Simple pleasures make me happy: a new cookbook to read in bed before falling asleep, a new pair of earrings (another obsession of mine), a new cooking gadget, like this gorgeous item I succumbed to last week.  It’s a beautiful pan to make sandwich bread, that kind that looks like store-bought, but tastes  two orders of magnitude better.  I bought it with one specific recipe in mind, and in record-breaking speed, the dough was mixed 24 hours after the package from King Arthur arrived.

(from King Arthur)

3 cups (12 3/4 ounces) all purpose flour
2 + 1/4 teaspoons instant yeast
1 cup old-fashioned rolled oats
1 + 1/2 teaspoons salt
4 tablespoons melted butter
3 tablespoons honey
1 cup + 2 Tbs lukewarm water

Combine all of the ingredients in the bowl of a KitchenAid mixer, and mix until it comes together in a shaggy mass. Cover the bowl, and let the dough rest for 20 minutes. Then knead for 8 to 10 minutes on second speed (you can also knead by hand until smooth, it will take longer).

Place the dough in a lightly greased bowl, or in an 8-cup measure (so you can track its progress as it rises), and let it rise for 90 minutes. It should be noticeably risen, but not necessarily double in bulk. Mine definitely doubled after 90 minutes, take a look by clicking here.

Gently shape the dough into a 9″ log. Place the log in a lightly greased 9″ pain de mie (pullman) pan, pressing it gently to flatten. Cover the pan with a plastic wrap and let the dough rise until it’s about 1 inch from the top of the lid. This should take 60 to 90 minutes.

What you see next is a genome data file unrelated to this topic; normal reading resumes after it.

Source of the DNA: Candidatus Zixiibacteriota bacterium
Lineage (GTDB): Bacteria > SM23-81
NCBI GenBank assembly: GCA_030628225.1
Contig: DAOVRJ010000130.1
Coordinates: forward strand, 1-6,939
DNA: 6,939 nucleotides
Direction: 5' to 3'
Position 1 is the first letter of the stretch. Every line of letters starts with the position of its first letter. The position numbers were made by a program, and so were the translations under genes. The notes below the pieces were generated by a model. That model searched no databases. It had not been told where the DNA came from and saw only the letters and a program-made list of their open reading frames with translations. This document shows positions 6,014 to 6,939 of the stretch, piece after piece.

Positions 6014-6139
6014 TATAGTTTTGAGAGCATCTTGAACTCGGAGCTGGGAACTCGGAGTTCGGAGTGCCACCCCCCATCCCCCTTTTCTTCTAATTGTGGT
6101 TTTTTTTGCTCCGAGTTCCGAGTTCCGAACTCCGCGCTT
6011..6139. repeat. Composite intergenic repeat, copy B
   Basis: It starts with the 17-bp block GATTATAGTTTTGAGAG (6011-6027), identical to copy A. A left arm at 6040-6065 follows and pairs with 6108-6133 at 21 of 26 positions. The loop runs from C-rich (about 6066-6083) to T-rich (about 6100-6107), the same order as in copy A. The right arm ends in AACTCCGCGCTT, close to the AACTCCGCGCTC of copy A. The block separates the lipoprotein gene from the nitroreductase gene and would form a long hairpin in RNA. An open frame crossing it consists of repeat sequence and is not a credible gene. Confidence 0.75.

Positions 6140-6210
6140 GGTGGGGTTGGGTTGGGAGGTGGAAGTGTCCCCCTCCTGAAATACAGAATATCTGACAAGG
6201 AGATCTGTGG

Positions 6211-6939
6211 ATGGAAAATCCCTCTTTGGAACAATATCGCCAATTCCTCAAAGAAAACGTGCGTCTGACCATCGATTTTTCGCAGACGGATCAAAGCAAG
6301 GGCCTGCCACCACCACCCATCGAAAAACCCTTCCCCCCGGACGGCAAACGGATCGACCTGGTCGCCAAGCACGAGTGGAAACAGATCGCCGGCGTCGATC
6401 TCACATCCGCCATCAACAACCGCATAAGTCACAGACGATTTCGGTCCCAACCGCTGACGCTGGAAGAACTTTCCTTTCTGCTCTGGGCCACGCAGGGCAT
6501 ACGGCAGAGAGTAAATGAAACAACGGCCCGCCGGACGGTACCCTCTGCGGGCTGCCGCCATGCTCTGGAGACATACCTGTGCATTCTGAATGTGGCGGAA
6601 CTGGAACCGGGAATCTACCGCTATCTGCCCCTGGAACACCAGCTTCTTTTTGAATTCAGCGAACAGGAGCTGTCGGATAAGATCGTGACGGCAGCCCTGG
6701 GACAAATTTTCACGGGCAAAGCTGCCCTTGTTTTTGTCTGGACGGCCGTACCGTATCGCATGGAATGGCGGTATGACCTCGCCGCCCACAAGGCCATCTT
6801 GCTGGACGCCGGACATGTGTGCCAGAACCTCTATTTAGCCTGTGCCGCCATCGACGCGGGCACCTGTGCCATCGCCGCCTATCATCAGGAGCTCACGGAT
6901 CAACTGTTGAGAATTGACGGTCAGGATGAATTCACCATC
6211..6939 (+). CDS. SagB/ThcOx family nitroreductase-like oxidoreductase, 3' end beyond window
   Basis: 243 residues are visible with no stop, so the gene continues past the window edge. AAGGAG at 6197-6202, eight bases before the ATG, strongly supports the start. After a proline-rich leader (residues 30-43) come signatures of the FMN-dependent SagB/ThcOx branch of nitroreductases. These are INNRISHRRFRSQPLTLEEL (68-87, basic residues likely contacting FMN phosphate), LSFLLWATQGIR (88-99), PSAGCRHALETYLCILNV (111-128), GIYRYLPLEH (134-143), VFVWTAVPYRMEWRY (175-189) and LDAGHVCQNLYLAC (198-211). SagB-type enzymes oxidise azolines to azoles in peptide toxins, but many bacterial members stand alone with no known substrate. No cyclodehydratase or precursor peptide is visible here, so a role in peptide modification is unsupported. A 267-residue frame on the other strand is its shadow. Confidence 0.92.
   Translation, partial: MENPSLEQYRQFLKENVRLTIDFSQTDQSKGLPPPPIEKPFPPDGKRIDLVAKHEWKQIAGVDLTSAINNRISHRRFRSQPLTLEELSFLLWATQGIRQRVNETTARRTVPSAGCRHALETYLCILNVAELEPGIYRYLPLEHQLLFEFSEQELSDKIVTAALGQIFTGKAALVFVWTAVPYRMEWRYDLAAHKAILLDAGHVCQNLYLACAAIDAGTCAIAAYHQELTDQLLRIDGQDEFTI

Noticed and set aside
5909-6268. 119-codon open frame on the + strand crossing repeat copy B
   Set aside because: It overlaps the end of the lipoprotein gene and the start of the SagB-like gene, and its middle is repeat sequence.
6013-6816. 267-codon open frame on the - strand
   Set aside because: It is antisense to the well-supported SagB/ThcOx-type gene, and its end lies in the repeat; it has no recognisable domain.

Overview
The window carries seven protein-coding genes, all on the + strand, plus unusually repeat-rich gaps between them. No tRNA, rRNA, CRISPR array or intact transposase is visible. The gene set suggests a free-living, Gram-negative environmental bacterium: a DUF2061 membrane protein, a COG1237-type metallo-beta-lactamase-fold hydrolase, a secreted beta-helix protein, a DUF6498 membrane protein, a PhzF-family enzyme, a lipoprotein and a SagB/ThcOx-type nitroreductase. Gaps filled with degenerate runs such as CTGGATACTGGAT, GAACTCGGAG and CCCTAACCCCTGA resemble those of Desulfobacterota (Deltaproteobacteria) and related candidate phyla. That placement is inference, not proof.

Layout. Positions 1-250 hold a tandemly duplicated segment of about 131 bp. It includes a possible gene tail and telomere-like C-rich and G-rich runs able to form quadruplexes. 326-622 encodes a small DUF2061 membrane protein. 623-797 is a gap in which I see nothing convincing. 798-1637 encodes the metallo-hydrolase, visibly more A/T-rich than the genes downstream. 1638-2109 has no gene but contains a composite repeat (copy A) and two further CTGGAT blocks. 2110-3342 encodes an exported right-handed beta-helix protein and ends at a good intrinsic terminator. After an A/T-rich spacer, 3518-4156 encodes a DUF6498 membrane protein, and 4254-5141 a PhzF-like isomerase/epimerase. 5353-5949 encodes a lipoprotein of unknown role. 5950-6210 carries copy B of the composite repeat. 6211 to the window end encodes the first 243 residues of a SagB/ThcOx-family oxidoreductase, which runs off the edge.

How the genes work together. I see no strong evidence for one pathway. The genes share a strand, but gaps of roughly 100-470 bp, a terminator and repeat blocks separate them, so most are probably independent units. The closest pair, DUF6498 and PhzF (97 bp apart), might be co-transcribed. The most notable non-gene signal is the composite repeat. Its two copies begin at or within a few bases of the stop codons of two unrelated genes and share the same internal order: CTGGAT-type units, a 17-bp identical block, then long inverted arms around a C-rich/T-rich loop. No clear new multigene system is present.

Remove the plastic wrap, close the lid, and bake the bread in a 350 F oven for 30 minutes.  Carefully remove the lid (wear mittens), and bake for 5 more minutes to brown the surface.  If you want, you can remove the bread from the pan and bake it for another 5 minutes to get a crispier crust.   Internal temperature should be at least 190 F.

Remove the bread from the oven, allow it to completely cool before slicing.


to print the recipe, click here

Two important pointers for success:

1. Use a recipe that was written for your pan’s dimensions, so that the dough will rise to its full capacity during baking.  For instance, this recipe is for a 9 inch long Pullman pan. They all have similar widths, by the way.

2. When placing the shaped loaf inside the pan, allow it to rise until it is 1 inch from the top, as the recipe states.  I was a bit impatient (big surprise! ;-))  and also worried about the dough overflowing, so I cut the final rise a bit short.  By doing so, my bread was not fully squared, as the top edges never touched the lid.   It didn’t compromise the taste or texture of the crumb, but the shape was slightly off.

This bread is absolutely delicious, the oats don’t make it hard or crunchy, it is a perfect bread for simple sandwiches, and also great to slice and bake as home-made Melba type toasts.

I am submitting this post to Susan’s Yeastspotting event…

ONE YEAR AGO: Carrot and Leek Soup

TWO YEARS AGO: Chicken Parmiggiana 101

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22 thoughts on “HONEY-OAT PAIN DE MIE